Although it has occasionally been spelled like its homonym toxin, tocsin has nothing to do with poison. Rather, it is derived from the Middle French toquassen, which in turn comes from the Old Occitantocasenh, and ultimately from the assumed Vulgar Latin verb toccare ("to ring a bell") and the Latin signum ("mark, sign"), which have given us, respectively, the English words touch and signal. Tocsin long referred to the ringing of church bells to signal events of importance to local villagers, including dangerous events such as attacks. Its use was eventually broadened to cover anything that signals danger or trouble.
Examples of tocsin in a Sentence
the tocsin rang out, warning us of the approaching tornado
noted that a sudden drop in a student's grades may be a tocsin of a serious personal problem
Recent Examples on the WebThe Foundation for Defense of Democracies, Hudson Institute, and AEI have all been sounding the tocsin about Iran for decades.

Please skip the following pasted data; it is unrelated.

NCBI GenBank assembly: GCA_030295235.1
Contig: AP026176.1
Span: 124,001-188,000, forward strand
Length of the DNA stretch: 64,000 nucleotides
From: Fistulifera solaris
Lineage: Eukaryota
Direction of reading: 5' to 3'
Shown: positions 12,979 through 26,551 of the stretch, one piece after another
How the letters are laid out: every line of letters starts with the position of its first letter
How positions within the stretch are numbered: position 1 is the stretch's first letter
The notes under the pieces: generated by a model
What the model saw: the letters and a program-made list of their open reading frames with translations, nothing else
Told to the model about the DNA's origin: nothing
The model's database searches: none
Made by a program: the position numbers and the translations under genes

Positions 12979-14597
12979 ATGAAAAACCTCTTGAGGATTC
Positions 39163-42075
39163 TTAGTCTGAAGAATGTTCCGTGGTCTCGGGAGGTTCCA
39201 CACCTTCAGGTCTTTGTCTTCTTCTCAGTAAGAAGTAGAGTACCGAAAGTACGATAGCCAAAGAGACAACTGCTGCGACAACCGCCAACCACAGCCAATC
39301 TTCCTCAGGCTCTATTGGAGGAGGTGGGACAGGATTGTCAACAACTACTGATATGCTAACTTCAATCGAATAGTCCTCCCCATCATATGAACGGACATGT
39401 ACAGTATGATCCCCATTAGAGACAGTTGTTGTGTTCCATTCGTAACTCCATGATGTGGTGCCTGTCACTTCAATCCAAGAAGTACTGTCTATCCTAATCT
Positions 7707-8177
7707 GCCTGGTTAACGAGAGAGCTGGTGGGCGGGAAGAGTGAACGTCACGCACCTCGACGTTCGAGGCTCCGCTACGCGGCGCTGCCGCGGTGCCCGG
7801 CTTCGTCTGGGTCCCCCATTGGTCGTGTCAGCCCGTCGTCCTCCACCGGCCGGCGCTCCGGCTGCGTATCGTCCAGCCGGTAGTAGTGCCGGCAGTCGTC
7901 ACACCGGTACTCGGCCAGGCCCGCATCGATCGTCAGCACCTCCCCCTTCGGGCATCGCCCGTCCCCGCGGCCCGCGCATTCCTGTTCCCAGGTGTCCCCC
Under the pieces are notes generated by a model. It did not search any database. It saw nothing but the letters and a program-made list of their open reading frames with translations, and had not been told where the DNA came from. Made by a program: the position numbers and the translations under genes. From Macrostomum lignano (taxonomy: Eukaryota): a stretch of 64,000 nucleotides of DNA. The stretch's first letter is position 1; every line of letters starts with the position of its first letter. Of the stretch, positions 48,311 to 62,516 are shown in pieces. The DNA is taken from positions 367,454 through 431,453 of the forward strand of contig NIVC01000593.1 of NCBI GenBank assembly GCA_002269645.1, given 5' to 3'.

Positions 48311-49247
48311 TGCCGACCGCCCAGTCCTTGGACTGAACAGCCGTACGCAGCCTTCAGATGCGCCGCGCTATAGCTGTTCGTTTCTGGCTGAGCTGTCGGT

Jacob Heilbrunn, The New Republic, 23 Jan. 2020
These example sentences are selected automatically from various online news sources to reflect current usage of the word 'tocsin.' Views expressed in the examples do not represent the opinion of Merriam-Webster or its editors. Send us feedback.
Middle French toquassen, from Old Occitan tocasenh, from tocar to touch, ring a bell (from Vulgar Latin *toccare) + senh sign, bell, from Medieval Latin & Latin signum; Medieval Latin, bell, from Late Latin, ringing of a bell, from Latin, mark, sign — more at touch entry 1, sign